This release contains various forward-looking statements within the meaning of Section 27A of the Securities Act of 1933 and Section 21E of the Securities Exchange Act of 1934, which represent the company’s expectations or beliefs concerning future events of the company’s financial performance. These forward-looking statements are further qualified by important factors that could cause actual results to differ materially from those in the forward-looking statements. These factors include the effect of competitive pricing, the company’s dependence on the ability of third party manufacturers to produce components on a basis which is cost-effective to the company, market acceptance of the company’s products and the effects of government regulation. Results actually achieved may differ materially from expected results included in these statements.

Investor contacts 

Jody Phillips
Executive Vice President of Finance & Chief Financial Officer
352-377-1140

Julie Marshall or Frank Hawkins
Hawk Associates
305-451-1888
EXAC@hawkassociates.com

Media contact

Priscilla Bennett
Vice President, Corporate & Marketing Communication
352-377-1140

Anderson Collins
Business Development, ChoiceSpine, LP
865-246-3333
acollins@choicespine.com

Does Post-Op Protocol Affect Function and Pain After TSA?

Felix  Savoie, MD

Read complete study: Immediate versus delayed passive range of motion following total shoulder arthroplasty 

A recent article from Denard and Ladermann looked at the difference in ROM, VAS pain scores and ASES scores between differing post-op protocols of immediate motion and delayed motion.

The immediate motion group wore a sling for four weeks following surgeries; passive forward flexion and passive external rotation of the shoulder joint was started on day one post-op. Active hand, wrist and elbow exercise and active scapular retraction were allowed immediately as well. At four weeks, the sling was discontinued and passive external rotation was allowed as tolerated. Strengthening was initiated routinely at eight weeks post-op.

In the delayed motion group, a sling was worn for four weeks following surgery. During these four weeks, patients only performed active hand, wrist and elbow exercises, as well as scapular retraction exercises. At four weeks, the sling was discontinued and passive forward elevation and external rotation was allowed as tolerated. At eight weeks post-op, active assisted progression to active ROM was allowed and strengthening was routinely started. Activities were allowed as tolerated at 16 weeks post-op with a lifetime recommendation of no overhead lifting of 25lbs or more.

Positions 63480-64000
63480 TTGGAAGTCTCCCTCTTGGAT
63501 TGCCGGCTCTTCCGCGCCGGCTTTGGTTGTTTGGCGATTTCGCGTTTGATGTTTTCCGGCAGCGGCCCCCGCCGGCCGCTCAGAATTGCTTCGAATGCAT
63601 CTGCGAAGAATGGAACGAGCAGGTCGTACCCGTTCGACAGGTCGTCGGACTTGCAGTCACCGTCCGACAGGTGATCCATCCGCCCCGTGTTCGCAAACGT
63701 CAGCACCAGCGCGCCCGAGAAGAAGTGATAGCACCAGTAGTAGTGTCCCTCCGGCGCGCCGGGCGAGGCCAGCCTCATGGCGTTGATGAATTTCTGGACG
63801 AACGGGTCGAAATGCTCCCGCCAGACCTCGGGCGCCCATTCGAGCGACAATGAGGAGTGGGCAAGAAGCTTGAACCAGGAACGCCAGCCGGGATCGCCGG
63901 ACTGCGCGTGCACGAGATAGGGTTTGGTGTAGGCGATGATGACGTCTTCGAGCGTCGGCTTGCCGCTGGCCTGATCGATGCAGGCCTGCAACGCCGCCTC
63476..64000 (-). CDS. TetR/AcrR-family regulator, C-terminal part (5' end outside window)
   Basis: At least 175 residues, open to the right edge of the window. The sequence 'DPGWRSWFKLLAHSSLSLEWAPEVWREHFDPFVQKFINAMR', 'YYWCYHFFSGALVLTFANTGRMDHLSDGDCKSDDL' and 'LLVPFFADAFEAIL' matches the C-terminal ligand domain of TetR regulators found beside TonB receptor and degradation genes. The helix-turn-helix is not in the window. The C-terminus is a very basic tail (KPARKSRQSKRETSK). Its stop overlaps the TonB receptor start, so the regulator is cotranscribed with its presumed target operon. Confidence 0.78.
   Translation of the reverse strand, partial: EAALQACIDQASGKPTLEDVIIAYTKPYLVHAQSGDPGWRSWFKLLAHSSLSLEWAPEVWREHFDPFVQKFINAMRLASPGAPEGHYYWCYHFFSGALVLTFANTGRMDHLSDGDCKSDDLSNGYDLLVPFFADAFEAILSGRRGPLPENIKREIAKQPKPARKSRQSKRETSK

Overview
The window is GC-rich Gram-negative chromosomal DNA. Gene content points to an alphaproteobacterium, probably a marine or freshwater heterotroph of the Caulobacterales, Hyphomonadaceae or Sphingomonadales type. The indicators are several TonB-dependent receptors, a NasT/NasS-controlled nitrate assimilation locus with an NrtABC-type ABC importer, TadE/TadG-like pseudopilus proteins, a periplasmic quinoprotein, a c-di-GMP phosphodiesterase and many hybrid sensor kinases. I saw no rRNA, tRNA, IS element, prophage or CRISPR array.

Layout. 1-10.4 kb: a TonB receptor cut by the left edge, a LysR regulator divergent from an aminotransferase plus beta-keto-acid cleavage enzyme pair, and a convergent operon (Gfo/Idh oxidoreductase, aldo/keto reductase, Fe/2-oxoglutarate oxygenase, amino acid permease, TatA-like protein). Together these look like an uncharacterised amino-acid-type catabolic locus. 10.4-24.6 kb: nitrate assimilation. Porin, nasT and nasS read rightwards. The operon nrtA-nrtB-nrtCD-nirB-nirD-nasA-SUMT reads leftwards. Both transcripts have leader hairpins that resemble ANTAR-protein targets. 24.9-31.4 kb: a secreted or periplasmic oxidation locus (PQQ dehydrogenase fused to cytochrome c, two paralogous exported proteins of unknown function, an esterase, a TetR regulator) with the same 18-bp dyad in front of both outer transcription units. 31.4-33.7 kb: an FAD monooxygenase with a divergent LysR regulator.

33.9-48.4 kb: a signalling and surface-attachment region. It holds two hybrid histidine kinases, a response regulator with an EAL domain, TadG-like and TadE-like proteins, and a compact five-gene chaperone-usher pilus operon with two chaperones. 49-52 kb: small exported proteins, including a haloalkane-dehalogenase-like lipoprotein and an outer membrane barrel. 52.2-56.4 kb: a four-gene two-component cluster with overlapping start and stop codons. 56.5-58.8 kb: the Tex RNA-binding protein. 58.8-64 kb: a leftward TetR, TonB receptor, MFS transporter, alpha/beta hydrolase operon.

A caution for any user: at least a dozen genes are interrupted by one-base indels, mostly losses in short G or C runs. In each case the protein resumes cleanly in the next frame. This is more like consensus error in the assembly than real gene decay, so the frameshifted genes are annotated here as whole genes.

The findings of the article showed that at one-year post-op there was no difference between the two groups in ROM, ASES and VAS pain. An interesting finding in this paper was that the immediate motion group had a higher failure rate of the tuberosity osteotomy used to repair the subscapularis. The authors point out that immediate motion group saw initial improvements in ROM, but after three months both groups had relatively the same ROM. The benefit of early motion may not outweigh the risk of the subscap failure, which in my opinion, is a major risk of total shoulder arthroplasty.

I also employ a subscapularis sparing technique on high-demand younger patients where early motion is achievable and risk to the subscapularis is minimal.

My current post-op protocol is to protect the subscapularis for approximately six weeks if I have to detach it. I usually use a thin LT osteotomy,  but I also employ a subscapularis sparing technique on high-demand younger patients where early motion is achievable and risk to the subscapularis is minimal. The technique uses a modified technique through the delto-pectoral approach approximately 50 percent of the inferior subscapularis is taken down while keeping the top 50 percent attached.